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Subject category: Marketing
Published by: Darden Business Publishing
Originally published in: 2011
Version: 20 March 2014
Revision date: 17-Apr-2014

Abstract

The marketing mix that a manager may deploy can affect the sales of a product and can be categorized under the traditional four Ps of marketing (product, price, promotion, and placement). But the perennial question managers face concerns the combination of these different marketing mix variables that will give them maximized sales, highest share, lowest inventory, or maximized margins. Quite often, these questions are answered by historical data: for example, past sales or market share for different levels of expenditures on these marketing mix variables. In this note, we consider the design of models that allow managers to obtain robust price and advertising elasticity estimates.
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Abstract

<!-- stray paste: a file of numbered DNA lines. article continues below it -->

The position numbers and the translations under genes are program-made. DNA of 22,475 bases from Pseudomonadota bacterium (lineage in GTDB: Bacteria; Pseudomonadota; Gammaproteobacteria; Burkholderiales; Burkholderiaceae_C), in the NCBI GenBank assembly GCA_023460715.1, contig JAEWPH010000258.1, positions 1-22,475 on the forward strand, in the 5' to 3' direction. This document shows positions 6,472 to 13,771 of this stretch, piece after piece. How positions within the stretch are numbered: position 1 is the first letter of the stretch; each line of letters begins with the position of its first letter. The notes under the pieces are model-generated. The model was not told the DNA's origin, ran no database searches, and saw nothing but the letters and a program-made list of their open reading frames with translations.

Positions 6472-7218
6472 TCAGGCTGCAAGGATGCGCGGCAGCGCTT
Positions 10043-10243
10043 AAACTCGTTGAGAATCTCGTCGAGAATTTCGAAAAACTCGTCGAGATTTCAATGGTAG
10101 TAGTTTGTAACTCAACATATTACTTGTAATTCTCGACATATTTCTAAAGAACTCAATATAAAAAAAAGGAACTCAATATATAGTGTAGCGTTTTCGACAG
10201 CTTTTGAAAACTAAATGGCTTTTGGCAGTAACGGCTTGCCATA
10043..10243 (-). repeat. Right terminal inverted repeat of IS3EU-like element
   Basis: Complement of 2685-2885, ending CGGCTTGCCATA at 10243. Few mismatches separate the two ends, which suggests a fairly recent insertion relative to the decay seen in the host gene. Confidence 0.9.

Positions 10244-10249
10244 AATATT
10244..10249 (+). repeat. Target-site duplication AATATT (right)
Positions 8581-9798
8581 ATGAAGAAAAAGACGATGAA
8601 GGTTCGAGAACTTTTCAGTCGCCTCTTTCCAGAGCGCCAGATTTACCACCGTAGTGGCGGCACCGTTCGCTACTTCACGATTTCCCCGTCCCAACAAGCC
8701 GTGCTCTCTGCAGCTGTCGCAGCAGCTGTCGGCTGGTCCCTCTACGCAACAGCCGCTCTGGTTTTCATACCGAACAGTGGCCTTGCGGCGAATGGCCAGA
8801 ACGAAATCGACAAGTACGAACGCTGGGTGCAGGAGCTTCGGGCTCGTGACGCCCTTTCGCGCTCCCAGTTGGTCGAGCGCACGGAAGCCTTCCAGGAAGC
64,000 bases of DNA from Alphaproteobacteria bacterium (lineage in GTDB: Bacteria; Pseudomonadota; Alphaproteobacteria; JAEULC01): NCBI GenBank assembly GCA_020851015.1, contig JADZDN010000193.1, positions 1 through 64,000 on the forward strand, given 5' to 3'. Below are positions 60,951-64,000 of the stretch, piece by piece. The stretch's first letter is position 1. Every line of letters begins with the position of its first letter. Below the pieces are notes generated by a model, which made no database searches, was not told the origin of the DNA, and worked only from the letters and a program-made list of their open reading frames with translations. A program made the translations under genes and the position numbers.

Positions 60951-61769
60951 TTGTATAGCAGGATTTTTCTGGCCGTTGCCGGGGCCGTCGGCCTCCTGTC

The marketing mix that a manager may deploy can affect the sales of a product and can be categorized under the traditional four Ps of marketing (product, price, promotion, and placement). But the perennial question managers face concerns the combination of these different marketing mix variables that will give them maximized sales, highest share, lowest inventory, or maximized margins. Quite often, these questions are answered by historical data: for example, past sales or market share for different levels of expenditures on these marketing mix variables. In this note, we consider the design of models that allow managers to obtain robust price and advertising elasticity estimates.

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